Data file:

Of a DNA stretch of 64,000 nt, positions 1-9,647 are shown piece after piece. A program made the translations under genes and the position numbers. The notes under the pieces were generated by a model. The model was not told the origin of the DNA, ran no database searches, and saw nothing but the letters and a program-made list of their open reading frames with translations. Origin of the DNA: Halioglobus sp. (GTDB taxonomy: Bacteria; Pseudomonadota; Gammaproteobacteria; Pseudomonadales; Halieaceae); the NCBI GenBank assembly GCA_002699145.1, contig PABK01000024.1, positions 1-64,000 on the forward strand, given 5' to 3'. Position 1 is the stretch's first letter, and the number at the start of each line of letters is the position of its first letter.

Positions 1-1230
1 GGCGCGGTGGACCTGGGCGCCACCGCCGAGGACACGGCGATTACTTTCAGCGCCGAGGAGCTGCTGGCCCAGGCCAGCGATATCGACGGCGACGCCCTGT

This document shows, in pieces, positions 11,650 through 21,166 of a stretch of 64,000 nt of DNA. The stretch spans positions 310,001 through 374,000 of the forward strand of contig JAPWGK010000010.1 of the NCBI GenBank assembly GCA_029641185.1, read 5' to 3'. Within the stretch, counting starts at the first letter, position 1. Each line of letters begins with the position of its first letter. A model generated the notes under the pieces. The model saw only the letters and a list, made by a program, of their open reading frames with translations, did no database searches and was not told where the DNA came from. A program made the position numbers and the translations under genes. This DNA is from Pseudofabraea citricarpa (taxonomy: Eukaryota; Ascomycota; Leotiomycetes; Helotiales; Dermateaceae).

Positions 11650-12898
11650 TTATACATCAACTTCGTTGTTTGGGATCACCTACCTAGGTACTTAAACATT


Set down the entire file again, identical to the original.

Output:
Of a DNA stretch of 64,000 nt, positions 1-9,647 are shown piece after piece. A program made the translations under genes and the position numbers. The notes under the pieces were generated by a model. The model was not told the origin of the DNA, ran no database searches, and saw nothing but the letters and a program-made list of their open reading frames with translations. Origin of the DNA: Halioglobus sp. (GTDB taxonomy: Bacteria; Pseudomonadota; Gammaproteobacteria; Pseudomonadales; Halieaceae); the NCBI GenBank assembly GCA_002699145.1, contig PABK01000024.1, positions 1-64,000 on the forward strand, given 5' to 3'. Position 1 is the stretch's first letter, and the number at the start of each line of letters is the position of its first letter.

Positions 1-1230
1 GGCGCGGTGGACCTGGGCGCCACCGCCGAGGACACGGCGATTACTTTCAGCGCCGAGGAGCTGCTGGCCCAGGCCAGCGATATCGACGGCGACGCCCTGT

This document shows, in pieces, positions 11,650 through 21,166 of a stretch of 64,000 nt of DNA. The stretch spans positions 310,001 through 374,000 of the forward strand of contig JAPWGK010000010.1 of the NCBI GenBank assembly GCA_029641185.1, read 5' to 3'. Within the stretch, counting starts at the first letter, position 1. Each line of letters begins with the position of its first letter. A model generated the notes under the pieces. The model saw only the letters and a list, made by a program, of their open reading frames with translations, did no database searches and was not told where the DNA came from. A program made the position numbers and the translations under genes. This DNA is from Pseudofabraea citricarpa (taxonomy: Eukaryota; Ascomycota; Leotiomycetes; Helotiales; Dermateaceae).

Positions 11650-12898
11650 TTATACATCAACTTCGTTGTTTGGGATCACCTACCTAGGTACTTAAACATT